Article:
Chapter Summary

Focus of the chapter:

  • Why primates evolved
  • The first true primates
  • Eocene euprimates
  • Anthropoids
  • Origins of apes and New World monkeys

The arboreal hypothesis explains primate origins in terms of adaptation to tree living. Other hypotheses focus on vision (visual predation hypothesis) or food resource exploitation (angiosperm radiation hypothesis).

The earliest primates most likely evolved in the Cenozoic; scientists debate about exactly when this happened. Paleocene primates are known as plesiadapiforms; other Eocene primates are the adapids and omomyids.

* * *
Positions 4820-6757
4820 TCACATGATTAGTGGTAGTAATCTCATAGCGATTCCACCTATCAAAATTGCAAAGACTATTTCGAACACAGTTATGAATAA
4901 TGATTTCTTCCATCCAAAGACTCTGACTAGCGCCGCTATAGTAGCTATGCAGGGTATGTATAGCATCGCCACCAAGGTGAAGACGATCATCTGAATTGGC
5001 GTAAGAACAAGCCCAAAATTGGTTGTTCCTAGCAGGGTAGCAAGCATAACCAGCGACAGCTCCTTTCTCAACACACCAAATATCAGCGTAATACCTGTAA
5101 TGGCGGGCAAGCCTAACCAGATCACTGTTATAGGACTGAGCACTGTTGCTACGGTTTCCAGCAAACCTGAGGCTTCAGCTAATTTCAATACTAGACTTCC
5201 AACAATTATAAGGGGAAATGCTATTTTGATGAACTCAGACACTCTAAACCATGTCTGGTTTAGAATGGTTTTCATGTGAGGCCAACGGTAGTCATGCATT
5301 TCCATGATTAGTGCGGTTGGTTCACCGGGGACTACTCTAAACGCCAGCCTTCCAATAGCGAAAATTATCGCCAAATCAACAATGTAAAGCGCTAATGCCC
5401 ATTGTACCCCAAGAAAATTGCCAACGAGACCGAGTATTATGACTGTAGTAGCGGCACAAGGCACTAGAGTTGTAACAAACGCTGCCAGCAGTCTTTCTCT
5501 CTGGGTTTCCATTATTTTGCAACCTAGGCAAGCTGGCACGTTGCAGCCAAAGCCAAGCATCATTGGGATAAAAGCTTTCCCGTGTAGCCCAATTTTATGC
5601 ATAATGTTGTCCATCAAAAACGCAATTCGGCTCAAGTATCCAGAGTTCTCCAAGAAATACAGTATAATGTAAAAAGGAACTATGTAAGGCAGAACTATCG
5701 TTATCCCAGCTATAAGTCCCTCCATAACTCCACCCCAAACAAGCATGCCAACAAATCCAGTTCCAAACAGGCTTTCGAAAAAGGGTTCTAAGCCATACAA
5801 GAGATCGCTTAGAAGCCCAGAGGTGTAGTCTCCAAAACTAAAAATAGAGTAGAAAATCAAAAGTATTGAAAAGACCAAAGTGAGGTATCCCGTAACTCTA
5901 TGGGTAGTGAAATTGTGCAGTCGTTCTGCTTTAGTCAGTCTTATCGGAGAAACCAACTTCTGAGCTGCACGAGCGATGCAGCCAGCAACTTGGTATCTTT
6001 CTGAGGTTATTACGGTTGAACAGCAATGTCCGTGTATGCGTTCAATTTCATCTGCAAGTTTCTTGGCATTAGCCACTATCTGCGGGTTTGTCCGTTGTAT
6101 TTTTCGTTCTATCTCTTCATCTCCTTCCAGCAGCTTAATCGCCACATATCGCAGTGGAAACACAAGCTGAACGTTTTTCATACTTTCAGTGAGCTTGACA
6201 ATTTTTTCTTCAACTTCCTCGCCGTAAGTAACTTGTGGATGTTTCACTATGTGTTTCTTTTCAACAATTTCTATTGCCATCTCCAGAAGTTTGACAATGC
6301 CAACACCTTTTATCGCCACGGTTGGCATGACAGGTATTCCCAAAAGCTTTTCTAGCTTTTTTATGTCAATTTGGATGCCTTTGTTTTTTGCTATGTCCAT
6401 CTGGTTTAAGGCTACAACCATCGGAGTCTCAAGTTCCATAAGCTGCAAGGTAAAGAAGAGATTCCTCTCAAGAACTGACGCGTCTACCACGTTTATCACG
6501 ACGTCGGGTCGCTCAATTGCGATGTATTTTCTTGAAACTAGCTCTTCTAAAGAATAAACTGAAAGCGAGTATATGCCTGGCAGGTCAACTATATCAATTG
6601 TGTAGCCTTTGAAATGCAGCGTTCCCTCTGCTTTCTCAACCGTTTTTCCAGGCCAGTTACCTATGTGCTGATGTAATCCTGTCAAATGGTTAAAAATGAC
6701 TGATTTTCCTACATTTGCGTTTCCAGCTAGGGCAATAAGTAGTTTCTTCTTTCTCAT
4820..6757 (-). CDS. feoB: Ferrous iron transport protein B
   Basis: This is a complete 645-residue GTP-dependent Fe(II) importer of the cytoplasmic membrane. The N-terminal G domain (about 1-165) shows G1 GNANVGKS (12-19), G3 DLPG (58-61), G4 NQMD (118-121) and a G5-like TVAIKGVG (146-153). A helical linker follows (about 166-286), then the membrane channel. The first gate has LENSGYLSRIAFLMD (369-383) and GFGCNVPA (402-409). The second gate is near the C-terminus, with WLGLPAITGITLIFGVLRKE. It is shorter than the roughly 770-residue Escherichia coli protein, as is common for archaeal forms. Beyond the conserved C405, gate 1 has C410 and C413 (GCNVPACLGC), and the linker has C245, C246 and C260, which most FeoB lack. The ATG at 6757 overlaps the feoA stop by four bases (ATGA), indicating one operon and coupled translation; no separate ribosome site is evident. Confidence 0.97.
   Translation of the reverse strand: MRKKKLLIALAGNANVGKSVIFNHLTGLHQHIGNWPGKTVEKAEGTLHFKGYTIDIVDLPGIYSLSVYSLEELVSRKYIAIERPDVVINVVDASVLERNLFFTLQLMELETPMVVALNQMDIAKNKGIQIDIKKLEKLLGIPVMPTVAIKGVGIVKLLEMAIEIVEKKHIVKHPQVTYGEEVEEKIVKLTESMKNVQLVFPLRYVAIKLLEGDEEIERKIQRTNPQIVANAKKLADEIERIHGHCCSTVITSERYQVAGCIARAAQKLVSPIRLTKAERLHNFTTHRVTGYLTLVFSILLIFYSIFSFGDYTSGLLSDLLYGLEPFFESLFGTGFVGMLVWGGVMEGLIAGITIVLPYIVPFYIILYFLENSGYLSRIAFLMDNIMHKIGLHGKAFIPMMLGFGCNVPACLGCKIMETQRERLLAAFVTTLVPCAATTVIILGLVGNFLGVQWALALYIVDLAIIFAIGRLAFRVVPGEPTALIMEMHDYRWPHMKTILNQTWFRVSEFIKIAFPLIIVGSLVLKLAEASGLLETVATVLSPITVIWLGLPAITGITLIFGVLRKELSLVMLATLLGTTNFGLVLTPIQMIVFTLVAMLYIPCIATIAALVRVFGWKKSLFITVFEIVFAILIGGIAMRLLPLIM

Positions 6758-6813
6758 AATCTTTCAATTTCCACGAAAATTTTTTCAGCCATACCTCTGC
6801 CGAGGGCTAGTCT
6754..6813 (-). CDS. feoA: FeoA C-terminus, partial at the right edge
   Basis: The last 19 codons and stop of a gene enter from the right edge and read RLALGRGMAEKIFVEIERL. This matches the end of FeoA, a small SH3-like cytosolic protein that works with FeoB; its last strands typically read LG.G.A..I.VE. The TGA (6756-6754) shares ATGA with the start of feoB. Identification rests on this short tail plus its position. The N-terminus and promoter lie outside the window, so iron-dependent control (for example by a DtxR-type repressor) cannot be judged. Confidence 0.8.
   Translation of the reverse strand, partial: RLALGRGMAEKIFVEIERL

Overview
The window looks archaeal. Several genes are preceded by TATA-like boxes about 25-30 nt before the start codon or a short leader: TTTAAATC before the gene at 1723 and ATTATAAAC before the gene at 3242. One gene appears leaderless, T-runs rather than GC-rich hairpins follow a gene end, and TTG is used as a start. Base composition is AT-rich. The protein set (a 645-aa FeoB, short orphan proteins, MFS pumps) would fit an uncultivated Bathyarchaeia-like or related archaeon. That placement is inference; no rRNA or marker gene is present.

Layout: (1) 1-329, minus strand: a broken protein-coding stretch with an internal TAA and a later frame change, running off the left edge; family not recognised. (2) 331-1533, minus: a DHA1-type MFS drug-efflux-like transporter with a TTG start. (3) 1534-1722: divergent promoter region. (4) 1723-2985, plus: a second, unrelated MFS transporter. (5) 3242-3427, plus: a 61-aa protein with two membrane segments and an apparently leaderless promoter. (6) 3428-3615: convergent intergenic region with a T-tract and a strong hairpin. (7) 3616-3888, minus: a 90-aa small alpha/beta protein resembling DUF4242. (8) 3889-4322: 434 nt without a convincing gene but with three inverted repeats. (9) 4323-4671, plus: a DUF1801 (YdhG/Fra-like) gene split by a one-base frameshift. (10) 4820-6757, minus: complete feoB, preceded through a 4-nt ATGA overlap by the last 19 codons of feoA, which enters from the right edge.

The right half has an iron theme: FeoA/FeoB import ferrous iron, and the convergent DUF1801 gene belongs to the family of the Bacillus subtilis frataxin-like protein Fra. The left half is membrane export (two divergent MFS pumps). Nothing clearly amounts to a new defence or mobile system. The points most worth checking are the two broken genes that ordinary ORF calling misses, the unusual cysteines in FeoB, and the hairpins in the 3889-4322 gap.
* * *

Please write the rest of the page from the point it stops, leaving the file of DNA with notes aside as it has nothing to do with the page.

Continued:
During the Eocene, basal anthropoids evolved; it is these forms that likely gave rise to later primates such as those found in the Fayum: oligopithecids, parapithecids, and propliopithecids.

New World monkey origins have long been debated; at least four different hypotheses exist to explain their evolution. Most likely, the ancestors of modern New World monkeys migrated from Africa to South America.

Ape origins are found in the proconsulids, a diverse group of primates from the Miocene. Ape ancestors have been found in Africa, Asia, and Europe.